Sunday, October 12, 2008

Book Review: The Man Who Unlocked The Mysteries of China's Middle Kingdom

1281: Chinese throw gunpowder
bombs at charging Japanese

Chinese claims that they were responsible for hundreds of mankind's most familiar inventions -- including explosives, printing, the compass, hydraulics, ceramics, suspension bridges and even toilet paper -- were long viewed with skepticism by Westerners who were smugly certain that these ancient people were incapable of such advanced innovations.

That was until Noel Joseph Terence Montgomery Needham came along.

The story of how Needham confirmed the provenance of many of these inventions is told to great effect in The Man Who Loved China: The Fantastic Story of the Eccentric Scientist Who Unlocked the Mysteries of the Middle Kingdom by bestselling author Simon Winchester. The story of Needham himself is almost as good.

Needham was no cloistered Cambridge don, and in fact was precisely the sort of person who could have pulled off such a stunning feat: A freethinking intellectual, folkdancer, practicing nudist, lower case "c" communist and married womanizer who fell in love with
Lu Gwei-djen, a visiting Chinese student and then with China itself.

Although a biochemist by training, Needham is best known for his extraordinary Science and Civilization in China, a 24-volume encyclopedia cataloging the breathtaking range of China's achievements in science and technology.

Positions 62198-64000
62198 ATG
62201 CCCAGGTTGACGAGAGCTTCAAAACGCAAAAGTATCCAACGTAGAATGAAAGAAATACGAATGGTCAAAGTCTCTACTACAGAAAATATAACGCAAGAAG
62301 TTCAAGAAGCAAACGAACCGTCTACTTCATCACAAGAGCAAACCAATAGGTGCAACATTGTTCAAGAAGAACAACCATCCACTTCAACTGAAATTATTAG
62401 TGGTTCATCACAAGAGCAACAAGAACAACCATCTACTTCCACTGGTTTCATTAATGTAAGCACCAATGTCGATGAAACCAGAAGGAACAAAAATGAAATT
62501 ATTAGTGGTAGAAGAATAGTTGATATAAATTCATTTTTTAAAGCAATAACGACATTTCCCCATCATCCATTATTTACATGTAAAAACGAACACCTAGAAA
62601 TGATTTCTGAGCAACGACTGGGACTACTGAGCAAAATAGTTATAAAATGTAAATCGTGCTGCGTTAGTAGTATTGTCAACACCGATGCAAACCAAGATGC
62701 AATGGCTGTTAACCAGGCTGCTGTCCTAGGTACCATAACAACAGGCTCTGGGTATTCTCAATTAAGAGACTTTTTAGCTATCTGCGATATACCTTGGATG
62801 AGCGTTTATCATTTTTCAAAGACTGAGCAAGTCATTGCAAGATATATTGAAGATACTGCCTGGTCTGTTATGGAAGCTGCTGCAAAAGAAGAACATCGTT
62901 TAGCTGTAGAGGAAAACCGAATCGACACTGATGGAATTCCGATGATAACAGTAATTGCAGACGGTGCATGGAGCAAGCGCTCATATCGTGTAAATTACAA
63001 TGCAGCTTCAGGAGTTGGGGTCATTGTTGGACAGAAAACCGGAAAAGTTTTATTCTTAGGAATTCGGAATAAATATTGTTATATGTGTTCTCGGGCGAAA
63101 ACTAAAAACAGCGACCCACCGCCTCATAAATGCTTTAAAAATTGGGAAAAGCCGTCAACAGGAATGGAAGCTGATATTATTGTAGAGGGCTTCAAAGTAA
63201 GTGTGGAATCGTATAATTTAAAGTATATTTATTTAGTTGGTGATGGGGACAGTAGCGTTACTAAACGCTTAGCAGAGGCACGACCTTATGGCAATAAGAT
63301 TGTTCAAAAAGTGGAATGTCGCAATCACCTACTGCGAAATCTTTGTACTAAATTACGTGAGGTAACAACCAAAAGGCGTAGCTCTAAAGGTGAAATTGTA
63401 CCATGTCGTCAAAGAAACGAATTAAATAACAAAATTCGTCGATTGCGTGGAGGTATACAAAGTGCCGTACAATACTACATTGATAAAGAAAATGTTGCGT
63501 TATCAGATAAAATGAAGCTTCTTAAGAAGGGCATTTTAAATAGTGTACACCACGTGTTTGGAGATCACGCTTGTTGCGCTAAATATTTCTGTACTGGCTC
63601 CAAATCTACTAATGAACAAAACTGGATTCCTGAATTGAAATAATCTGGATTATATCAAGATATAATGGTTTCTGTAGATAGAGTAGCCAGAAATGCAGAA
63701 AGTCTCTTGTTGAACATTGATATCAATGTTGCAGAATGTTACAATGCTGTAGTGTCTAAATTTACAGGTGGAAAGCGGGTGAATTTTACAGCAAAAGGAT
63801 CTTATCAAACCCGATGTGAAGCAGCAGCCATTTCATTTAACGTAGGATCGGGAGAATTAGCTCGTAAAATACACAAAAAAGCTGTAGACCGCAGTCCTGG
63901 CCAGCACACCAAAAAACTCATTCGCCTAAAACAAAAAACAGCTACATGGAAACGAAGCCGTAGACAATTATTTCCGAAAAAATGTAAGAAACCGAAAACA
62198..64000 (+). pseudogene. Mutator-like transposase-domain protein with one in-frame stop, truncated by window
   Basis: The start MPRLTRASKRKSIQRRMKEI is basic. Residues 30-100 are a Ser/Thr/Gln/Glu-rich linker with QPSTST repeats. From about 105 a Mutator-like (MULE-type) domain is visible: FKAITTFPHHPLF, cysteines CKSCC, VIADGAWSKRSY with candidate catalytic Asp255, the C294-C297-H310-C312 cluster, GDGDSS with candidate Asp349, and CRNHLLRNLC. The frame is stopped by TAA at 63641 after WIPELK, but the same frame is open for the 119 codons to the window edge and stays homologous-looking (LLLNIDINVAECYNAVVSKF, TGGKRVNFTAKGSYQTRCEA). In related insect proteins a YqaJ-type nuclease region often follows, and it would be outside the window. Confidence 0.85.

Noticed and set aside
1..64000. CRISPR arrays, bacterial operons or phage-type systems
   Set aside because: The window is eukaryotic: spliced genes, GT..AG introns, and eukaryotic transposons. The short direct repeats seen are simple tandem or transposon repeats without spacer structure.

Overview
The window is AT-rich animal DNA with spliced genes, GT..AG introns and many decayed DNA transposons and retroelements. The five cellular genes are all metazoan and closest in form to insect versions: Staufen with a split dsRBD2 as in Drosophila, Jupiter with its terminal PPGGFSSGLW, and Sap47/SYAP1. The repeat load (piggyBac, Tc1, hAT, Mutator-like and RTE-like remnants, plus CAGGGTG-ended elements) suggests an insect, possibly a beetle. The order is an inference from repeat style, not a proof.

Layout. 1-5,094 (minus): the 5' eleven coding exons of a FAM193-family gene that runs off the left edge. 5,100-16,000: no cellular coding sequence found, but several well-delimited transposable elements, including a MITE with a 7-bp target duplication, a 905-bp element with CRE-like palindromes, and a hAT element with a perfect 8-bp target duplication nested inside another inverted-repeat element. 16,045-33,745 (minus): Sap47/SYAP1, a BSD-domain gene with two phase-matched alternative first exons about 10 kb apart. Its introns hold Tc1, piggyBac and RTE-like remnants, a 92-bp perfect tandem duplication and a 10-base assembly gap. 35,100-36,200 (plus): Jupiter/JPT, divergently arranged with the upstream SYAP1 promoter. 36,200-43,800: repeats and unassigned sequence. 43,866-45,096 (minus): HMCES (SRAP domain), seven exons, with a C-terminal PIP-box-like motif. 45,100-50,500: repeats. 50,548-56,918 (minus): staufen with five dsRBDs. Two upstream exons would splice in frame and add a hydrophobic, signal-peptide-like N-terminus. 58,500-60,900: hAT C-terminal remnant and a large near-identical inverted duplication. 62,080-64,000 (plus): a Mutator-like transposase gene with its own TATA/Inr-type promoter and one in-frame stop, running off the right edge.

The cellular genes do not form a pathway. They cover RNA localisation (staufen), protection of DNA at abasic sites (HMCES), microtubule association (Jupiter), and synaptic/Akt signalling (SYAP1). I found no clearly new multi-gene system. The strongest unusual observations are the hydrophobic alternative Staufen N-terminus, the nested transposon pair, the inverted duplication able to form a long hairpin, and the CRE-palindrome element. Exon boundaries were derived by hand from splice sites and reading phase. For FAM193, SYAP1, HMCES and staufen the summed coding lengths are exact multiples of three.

Needham left behind the comfy confines of Gonville and Caius College at Cambridge in 1943 when he was tapped, probably on the order of Winston Churchill himself, to establish a Sino-British cultural and scientific exchange behind the lines in Japanese-occupied China.

Balancing the interests of the Nationalist government and emerging Communist Army, he provided struggling scientists with laboratory equipment and textbooks while taking a series of lengthy trips, some of them under daunting and dangerous circumstances.

These included a months-long trek to the Dunhuang caves in Western China where he was first inspired to undertake the encyclopedia project. This is where the Diamond Sutra, a woodblock book printed six centuries before come latelies Johannes Gutenberg and William Caxton cranked out their first books, was discovered in 1907 by Marc Aurel Stein, a trailblazing archaeologist deservedly vilified in China for his extraordinary plundering of the sutra and other great treasures.

Winchester writes that by the time Needham left China at the end of the war:

"[H]e had visited 296 Chinese institutes, universities, and research establishments; he had arranged for the delivery of thousands of tons of equipment and chemical and scientific journals; he would read, endlessly and voraciously, the various thousands of documents which he had collected and which he felt certain would enhance his knowledge of China; and he spent much of his final months laying the foundations for a diplomatically privileged organization to support Chinese science -- an organization that would continue to function without him long after he had left."

After a two-year stopover in Paris to help start UNESCO, Needham returned to Cambridge and began work on the encyclopedia, which was originally intended to be a mere two volumes. It had reached 18 volumes by the time of his death in 1995 and has sprouted six more volumes since, and while Lu Gwei-djen and others collaborated with Needham, he surely was the greatest one-man encyclopedist ever.

As Needham himself wrote: